The challenge, therefore, as a business leader or IT professional, is how to have full confidence in the transparency and security of apps that all the employees within a business are using. This is difficult during the best of times – but widespread working from home has necessarily increased accessibility to a whole host of additional apps for employees, many of whom are likely to move seamlessly between business and personal use. This introduces further complications for business leaders and IT departments in having complete knowledge of all the apps, and the potential vulnerabilities that come with them, used by employees across the business.

The first step for organizations to understand the security risks various mobile apps pose is by conducting an app security assessment. This is imperative in helping to identify and evaluate the threats and potential vulnerabilities within the apps used by everyone across an organization, in any industry.

Once there is a deeper level of understanding of the company-wide use of mobile apps, and their associated risks, a firm is then in a position to develop a strategy to secure mobile devices, protect data, prevent potential security breaches that could threaten brand reputation, and meet industry compliance requirements.

Crucially, this knowledge of potential threats and vulnerabilities can help firms develop a proactive approach to securing its data and devices, instead of waiting for a vulnerability or leak to surface and having to deploy emergency measures to mitigate the damage.

Manage the risk

There are a number of solutions for businesses looking to secure their mobile messaging tools for optimal privacy across business communications and operations.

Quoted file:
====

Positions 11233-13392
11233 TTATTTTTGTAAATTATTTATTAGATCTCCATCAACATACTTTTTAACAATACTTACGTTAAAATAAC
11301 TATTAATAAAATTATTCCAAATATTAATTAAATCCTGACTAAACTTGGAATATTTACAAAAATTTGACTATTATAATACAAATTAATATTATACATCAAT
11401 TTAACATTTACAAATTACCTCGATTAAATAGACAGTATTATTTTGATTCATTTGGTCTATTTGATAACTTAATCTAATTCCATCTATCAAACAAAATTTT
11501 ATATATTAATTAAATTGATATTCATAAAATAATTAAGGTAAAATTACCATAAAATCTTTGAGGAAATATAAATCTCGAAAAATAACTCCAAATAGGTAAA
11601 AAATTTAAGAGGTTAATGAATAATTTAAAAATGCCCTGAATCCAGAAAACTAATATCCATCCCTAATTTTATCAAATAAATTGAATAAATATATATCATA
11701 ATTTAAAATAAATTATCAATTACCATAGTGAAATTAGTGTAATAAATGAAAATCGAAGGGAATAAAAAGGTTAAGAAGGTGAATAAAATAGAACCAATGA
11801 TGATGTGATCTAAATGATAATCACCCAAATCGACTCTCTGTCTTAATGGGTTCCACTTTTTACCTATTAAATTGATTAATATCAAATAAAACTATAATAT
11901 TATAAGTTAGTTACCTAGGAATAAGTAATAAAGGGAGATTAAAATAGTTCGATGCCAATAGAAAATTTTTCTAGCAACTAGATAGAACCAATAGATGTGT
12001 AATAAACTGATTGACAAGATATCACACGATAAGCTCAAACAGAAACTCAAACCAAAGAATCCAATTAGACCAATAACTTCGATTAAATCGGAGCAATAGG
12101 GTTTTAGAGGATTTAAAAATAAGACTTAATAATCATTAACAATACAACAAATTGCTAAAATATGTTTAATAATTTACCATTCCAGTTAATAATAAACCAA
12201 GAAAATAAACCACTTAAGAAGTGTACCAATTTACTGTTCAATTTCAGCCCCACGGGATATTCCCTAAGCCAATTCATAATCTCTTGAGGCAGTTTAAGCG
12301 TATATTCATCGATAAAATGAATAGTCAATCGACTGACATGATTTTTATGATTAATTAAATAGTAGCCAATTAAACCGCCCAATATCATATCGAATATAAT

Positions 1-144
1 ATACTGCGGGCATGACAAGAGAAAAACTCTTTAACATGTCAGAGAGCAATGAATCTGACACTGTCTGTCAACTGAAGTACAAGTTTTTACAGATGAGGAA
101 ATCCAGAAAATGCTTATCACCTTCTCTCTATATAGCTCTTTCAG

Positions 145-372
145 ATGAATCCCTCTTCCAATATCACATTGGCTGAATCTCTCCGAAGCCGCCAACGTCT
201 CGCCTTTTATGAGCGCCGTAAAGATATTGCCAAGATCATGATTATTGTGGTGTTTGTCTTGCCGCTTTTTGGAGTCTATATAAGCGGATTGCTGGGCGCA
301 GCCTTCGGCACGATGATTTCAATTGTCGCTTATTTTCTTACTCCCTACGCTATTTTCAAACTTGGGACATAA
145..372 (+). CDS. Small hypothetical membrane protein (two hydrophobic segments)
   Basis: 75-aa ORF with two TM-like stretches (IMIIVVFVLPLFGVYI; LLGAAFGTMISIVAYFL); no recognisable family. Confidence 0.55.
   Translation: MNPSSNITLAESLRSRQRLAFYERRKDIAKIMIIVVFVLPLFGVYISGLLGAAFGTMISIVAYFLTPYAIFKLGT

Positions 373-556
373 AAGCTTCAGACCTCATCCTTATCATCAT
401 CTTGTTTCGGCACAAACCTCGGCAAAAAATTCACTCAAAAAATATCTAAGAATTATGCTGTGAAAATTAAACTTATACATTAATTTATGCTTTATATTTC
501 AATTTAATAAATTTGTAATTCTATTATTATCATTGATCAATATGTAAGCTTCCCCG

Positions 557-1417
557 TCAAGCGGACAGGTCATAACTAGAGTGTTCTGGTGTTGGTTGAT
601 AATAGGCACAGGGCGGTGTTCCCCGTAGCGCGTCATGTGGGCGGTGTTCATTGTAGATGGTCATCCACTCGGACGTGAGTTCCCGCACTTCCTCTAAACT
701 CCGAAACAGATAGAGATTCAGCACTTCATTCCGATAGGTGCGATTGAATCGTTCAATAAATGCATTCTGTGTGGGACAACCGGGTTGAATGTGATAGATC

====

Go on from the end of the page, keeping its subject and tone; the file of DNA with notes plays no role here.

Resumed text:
Despite the ongoing threats, some firms, their users, and their clients may decide not to relinquish WhatsApp as a core messaging tool. What these firms require is the flexibility to conduct business matters through familiar messaging apps, without compromising on security. 

To mitigate the risks associated with company-wide use of popular messaging tools, using mobile capture apps can offer an additional layer of security to mobile communications by capturing all voice and text messages in real-time. While recording messages through a mobile capture app is useful within a variety of business settings, it is especially pertinent for legal and financial industries. As such apps demonstrate, critical business conversations must be accounted for and easily retrieved not only to ensure the smooth-running of internal business operations, but also to adhere to global industry compliance standards.

For advanced privacy and complete protection of personal information on any device, businesses have the option of professional alternatives to WhatsApp. BBM Enterprise (BBMe), for example, uses unique end-to-end public/private encryption and signing keys for the ultimate in secure messaging. And to ensure that personal information is protected, firms can look to messaging apps that require only an email address and no additional personal details, like a mobile phone number, for sign up.

Steve Whiter, Director, Appurity

Steve Whiter is director of Appurity, a company that deploys solutions for critical mobile security services across all verticals